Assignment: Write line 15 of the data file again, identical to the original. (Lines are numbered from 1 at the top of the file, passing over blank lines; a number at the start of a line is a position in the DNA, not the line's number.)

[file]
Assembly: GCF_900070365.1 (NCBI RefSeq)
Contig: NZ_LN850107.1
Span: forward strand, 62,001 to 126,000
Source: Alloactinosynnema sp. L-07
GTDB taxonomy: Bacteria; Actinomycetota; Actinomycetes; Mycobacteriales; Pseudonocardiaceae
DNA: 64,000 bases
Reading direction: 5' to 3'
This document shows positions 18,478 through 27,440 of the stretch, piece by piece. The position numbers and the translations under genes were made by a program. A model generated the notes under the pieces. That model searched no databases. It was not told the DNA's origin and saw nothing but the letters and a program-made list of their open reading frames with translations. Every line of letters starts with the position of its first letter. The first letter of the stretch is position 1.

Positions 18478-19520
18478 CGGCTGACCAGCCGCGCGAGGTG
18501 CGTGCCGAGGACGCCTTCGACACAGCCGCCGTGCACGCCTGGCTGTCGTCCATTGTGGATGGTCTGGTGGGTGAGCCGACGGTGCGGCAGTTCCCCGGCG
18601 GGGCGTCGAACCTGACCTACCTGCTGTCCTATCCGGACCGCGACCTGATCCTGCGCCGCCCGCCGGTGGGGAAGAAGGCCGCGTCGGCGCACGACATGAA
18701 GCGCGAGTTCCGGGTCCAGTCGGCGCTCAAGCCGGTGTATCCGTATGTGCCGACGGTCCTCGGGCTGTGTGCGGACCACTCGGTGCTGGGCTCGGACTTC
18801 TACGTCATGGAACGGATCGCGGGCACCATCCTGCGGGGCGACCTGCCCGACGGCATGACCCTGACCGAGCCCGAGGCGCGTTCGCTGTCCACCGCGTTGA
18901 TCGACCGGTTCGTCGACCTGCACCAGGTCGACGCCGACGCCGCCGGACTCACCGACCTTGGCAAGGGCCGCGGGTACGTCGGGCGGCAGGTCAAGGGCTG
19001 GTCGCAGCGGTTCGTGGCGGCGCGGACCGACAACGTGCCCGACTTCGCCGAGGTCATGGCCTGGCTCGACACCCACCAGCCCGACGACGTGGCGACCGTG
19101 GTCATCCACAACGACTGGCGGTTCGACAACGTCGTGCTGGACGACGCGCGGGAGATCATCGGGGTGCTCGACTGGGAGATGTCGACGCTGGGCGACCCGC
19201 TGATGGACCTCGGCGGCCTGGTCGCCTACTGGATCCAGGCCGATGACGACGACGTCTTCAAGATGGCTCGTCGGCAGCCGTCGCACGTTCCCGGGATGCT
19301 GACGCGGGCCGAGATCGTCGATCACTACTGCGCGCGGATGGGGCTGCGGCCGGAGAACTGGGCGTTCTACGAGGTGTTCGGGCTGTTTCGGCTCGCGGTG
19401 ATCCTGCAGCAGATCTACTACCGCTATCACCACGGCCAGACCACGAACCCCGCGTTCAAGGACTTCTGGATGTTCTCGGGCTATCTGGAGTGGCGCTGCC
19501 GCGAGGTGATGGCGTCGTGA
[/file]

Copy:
18901 TCGACCGGTTCGTCGACCTGCACCAGGTCGACGCCGACGCCGCCGGACTCACCGACCTTGGCAAGGGCCGCGGGTACGTCGGGCGGCAGGTCAAGGGCTG